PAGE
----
Diversity in the Information Technology Program at the University of Belize



Computer Science Education, Social Impacts of Computing, Gender, Stereotypes, Diversity


A diversity of perspectives produces solutions that benefit a broad range of people. In computing, this is crucial since the field is ubiquitous, with applications in a broad spectrum of areas that include science, humanities, and foundational work to develop computing itself. This need for diversity in computing is important for the employees provided to the technology sector by institutions like the University of Belize. This research examines diversity in the University of Belize Bachelor of Information Technology program from 2011 to 2020. An overview of the demographics of the program includes the variables of gender, ethnicity, geography and more. Gender is essential; the results show that males are the majority in program enrollment. Both females and males have similar views that the program can benefit from more diversity, but females do not think it is as diverse as males, and they feel less successful at the University.

Author Biography

David Garcia, University of Belize

David Garcia is an Information Technology lecturer in the Department of Mathematics, Physics, and Information Technology at the University of Belize where he has been a faculty member since 2008. Prior to joining the University of Belize, David worked in the public and private sectors nationally, regionally, and internationally, as a distinguished Information and Communication Technology Professional with expertise in a diverse range of technologies utilized within multiple industry settings.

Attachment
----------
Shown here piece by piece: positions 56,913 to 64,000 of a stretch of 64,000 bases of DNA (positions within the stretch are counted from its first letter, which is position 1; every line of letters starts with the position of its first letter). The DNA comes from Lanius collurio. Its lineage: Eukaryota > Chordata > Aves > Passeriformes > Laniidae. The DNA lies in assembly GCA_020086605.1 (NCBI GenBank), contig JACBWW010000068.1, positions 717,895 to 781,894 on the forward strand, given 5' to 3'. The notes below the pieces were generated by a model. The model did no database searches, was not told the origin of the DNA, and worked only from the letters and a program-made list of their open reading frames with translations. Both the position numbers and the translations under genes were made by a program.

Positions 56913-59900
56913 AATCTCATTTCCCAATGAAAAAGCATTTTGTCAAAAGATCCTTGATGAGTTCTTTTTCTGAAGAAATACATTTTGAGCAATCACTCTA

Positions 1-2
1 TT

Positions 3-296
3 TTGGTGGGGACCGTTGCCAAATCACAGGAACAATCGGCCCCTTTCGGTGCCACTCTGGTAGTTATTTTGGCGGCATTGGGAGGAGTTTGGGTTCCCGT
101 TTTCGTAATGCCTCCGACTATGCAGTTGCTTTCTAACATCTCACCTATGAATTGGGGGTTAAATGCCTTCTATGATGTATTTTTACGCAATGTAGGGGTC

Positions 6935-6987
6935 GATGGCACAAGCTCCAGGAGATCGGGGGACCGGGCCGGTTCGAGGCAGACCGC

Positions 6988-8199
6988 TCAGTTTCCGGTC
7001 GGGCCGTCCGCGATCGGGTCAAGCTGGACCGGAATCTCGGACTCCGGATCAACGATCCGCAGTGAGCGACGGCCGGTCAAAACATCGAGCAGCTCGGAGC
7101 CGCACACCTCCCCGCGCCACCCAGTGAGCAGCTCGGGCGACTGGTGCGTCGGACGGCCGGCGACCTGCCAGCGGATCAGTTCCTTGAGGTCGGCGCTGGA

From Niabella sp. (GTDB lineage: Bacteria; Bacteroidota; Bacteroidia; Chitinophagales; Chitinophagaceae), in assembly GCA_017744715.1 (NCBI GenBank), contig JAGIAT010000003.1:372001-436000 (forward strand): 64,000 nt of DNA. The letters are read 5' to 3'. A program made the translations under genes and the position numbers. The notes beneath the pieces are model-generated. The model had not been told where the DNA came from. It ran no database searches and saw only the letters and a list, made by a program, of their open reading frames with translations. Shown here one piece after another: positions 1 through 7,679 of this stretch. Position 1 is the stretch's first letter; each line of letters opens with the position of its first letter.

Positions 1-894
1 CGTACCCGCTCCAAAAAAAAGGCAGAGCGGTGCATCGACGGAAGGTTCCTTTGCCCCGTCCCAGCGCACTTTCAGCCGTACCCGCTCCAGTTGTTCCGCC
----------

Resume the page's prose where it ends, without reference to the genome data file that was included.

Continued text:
David completed his graduate studies at the Royal Military College of Science, Cranfield University, in the United Kingdom and his undergraduate studies at the University of North Florida in the United States. His research interests lie in the areas of Computer and Network Security, Information and Communication Technology, and Computer Science Education, ranging from theory, to design, to implementation.

David has served and serves on a number of committees including the Faculty of Science and Technology Research Committee and has been the Faculty Sponsor for the Association of Computing Machinery (ACM) Student Chapter at the University of Belize since the chapter received its charter in 2019.

David's teaching portfolio includes both associate and undergraduate topics such as the fundamentals of computing, systems analysis and design, hardware fundamentals, programming languages, network design, algorithms, and computer and network security.






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